Therefore, to plot the frequency response we need to add terms of the above form.

5/ Decibels

It is common to plot frequency responses as Bode diagrams whose magnitude is expressed in decibels. The decibel, denoted by dB, is defined as 20 log10Η20 log10Η size 12{"20 log" rSub { size 8{"10"} } \lline Η \lline } {}. The following table gives decibel equivalents for a few quantities.

Figure 16
Figure 16 (graphics17.png)

How many decibels correspond to |H| = 50? Express |H| =100/2. Then

20 log 10 ( 100/2 ) = 20 log 10 100 - 20log 10 2 40 - 6 = 34 dB 20 log 10 ( 100/2 ) = 20 log 10 100 - 20log 10 2 40 - 6 = 34 dB size 12{"20 log" rSub { size 8{"10"} } \( "100/2" \) =" 20 log" rSub { size 8{"10"} } " 100 - 20log" rSub { size 8{"10"} } " 2" approx " 40" "- 6"" = ""34" "dB"} {}

6/ Asymptotes

To plot the frequency response of a system with real poles and zeros, we need to plot terms of the form

± 20 log 10 1 + j ωτ and ± arg ( 1 + j ωτ ) ± 20 log 10 1 + j ωτ and ± arg ( 1 + j ωτ ) size 12{ +- "20 log" rSub { size 8{"10"} } \lline 1+j ital "ωτ" \lline " " matrix { {} # {} } " and " matrix { {} # {} } " " +- " arg" \( 1+j ital "ωτ" \) } {}

The low and high frequency asymptotes are

Figure 17
Figure 17 (graphics18.png)

7/ Corner frequency

At ω= ωc = 1/τω= ωc = 1/τ size 12{ω "= "ω rSub { size 8{c} } " = 1"/τ} {}, called the corner or cut-off frequency,

  • the low- and high-frequency asymptotes intersect,
  • the magnitude is

± 20 log 10 1+j ωτ = ± 20 log 10 1+j1 = ± 20 log 10 2 1/2 ± 3 dB ± 20 log 10 1+j ωτ = ± 20 log 10 1+j1 = ± 20 log 10 2 1/2 ± 3 dB size 12{ +- "20 log" rSub { size 8{"10"} } \lline "1+j" ital "ωτ" \lline " = " +- "20 log" rSub { size 8{"10"} } \lline "1+j1" \lline " = " +- "20 log" rSub { size 8{"10"} } 2 rSup { size 8{"1/2"} } " " +- "3 dB"} {}

  • the angle is

± arg ( 1+ j ωτ ) = ± arg ( 1+ j ) = ± π / 4 ± arg ( 1+ j ωτ ) = ± arg ( 1+ j ) = ± π / 4 size 12{ +- "arg" \( "1+"j ital "ωτ" \) " = " +- "arg" \( "1+"j \) " = " +- π/4} {}

Example — first-order lowpass system

First-order low pass systems arise in a large variety of physical contexts. For example,

Figure 18
Figure 18 (graphics19.png)

For the parameters M = B = R = C = 1, the frequency responses for the two systems are

H ( ) = V ( ) F ( ) = 1 + 1 and H ( ) = V 0 ( ) V i ( ) = 1 + 1 H ( ) = V ( ) F ( ) = 1 + 1 and H ( ) = V 0 ( ) V i ( ) = 1 + 1 size 12{H \( jω \) = { {V \( jω \) } over {F \( jω \) } } = { {1} over {jω+1} } matrix { {} # {} } ital "and" matrix { {} # {} } H \( jω \) = { {V rSub { size 8{0} } \( jω \) } over {V rSub { size 8{i} } \( jω \) } } = { {1} over {jω+1} } } {}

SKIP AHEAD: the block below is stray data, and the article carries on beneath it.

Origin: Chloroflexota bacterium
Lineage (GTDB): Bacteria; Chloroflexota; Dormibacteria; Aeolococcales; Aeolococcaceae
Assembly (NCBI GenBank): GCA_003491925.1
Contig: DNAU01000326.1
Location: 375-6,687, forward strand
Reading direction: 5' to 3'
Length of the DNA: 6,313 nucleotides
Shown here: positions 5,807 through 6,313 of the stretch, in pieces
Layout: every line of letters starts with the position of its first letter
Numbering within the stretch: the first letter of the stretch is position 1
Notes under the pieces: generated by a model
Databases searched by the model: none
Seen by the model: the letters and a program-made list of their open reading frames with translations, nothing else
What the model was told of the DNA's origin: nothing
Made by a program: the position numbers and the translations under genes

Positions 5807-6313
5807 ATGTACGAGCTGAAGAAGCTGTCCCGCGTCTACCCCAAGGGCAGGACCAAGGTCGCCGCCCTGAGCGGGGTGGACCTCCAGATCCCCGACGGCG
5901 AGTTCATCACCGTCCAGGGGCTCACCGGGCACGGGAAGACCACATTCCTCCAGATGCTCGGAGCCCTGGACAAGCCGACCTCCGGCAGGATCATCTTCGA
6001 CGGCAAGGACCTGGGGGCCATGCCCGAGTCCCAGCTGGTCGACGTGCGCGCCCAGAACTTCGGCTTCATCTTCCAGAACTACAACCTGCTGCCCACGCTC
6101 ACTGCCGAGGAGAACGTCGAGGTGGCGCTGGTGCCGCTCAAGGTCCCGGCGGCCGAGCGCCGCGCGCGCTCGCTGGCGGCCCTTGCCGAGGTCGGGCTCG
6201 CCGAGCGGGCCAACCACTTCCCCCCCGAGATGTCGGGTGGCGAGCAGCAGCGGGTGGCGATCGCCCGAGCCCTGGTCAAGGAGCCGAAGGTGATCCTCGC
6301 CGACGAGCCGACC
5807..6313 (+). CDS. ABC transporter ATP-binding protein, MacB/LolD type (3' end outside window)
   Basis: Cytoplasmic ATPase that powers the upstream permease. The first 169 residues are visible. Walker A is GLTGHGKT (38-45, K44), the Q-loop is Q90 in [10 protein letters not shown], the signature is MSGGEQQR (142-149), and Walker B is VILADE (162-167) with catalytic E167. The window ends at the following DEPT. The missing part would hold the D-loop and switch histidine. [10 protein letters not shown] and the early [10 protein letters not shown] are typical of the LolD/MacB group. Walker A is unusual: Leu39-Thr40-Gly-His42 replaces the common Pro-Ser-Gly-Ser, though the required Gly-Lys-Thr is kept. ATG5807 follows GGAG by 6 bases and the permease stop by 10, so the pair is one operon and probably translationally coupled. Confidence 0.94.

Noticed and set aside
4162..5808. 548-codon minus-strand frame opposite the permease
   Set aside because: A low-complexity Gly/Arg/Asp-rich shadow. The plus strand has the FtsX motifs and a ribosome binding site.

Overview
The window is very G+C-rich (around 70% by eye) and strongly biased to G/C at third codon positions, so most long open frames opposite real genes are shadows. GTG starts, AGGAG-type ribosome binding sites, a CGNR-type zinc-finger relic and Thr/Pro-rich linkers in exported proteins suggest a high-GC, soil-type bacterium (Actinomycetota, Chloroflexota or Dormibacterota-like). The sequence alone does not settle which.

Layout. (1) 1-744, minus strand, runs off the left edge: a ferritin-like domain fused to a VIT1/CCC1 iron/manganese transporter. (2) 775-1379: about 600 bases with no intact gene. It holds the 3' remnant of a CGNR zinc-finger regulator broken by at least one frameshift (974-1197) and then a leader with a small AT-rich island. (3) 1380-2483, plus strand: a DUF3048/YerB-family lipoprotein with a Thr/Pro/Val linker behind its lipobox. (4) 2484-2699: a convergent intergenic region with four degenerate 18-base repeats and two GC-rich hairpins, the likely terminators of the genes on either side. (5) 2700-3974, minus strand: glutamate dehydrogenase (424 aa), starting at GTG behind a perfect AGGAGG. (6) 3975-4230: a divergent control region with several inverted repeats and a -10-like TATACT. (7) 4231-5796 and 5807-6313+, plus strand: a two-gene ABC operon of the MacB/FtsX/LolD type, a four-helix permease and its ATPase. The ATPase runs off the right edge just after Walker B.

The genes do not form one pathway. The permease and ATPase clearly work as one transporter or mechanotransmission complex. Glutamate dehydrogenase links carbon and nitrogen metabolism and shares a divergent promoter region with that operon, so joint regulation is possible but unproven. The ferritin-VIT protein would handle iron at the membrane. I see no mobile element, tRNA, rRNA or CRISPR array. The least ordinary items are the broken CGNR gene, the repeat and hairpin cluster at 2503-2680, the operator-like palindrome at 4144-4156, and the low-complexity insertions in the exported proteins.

Magnitude

For

H ( ) = 1 + 1 H ( ) = 1 + 1 size 12{H \( jω \) = { {1} over {jω+1} } } {}

the low-frequency asymptote has a slope of 0 and an intercept of 0 dB and the high-frequency asymptote has a slope of -20 dB/decade and an intercept of 0 dB at the corner frequency.

graphics20.png

The corner frequency is 1 rad/sec and the bandwidth is 1 rad/sec. The two asymptotes intersect at ω = 1 where 20 log10Η()= -3dB20 log10Η()= -3dB size 12{"20 log" rSub { size 8{"10"} } \lline Η \( "jω" \) \lline "= ""-3" ital "dB"} {}

H ( ) = 1 + 1 H ( ) = 1 + 1 size 12{H \( jω \) = { {1} over {jω+1} } } {}

the low- and high-frequency asymptotes of the angle of the frequency response are 0 and 900900 size 12{-"90" rSup { size 8{0} } } {}(−π/2 radians), respectively. The angle is 450450 size 12{-"45" rSup { size 8{0} } } {} at the corner frequency (1 rad/sec).

Figure 19
Figure 19 (graphics21.png)

A line drawn from the low frequency asymptote a decade below the corner frequency to the high frequency asymptote a decade above the corner frequency approximates the angle of the frequency response.

Physical interpretation

Figure 20
Figure 20 (graphics22.png)

With M = B = 1, the frequency response is

H ( ) = V ( ) F ( ) = 1 + 1 H ( ) = V ( ) F ( ) = 1 + 1 size 12{H \( jω \) = { {V \( jω \) } over {F \( jω \) } } = { {1} over {jω+1} } } {}

At low frequencies, |H(jω)| → 1 and arg H(jω) → 0. The inertia of the mass is negligible, and the damping force dominates so that the external force is proportional to velocity.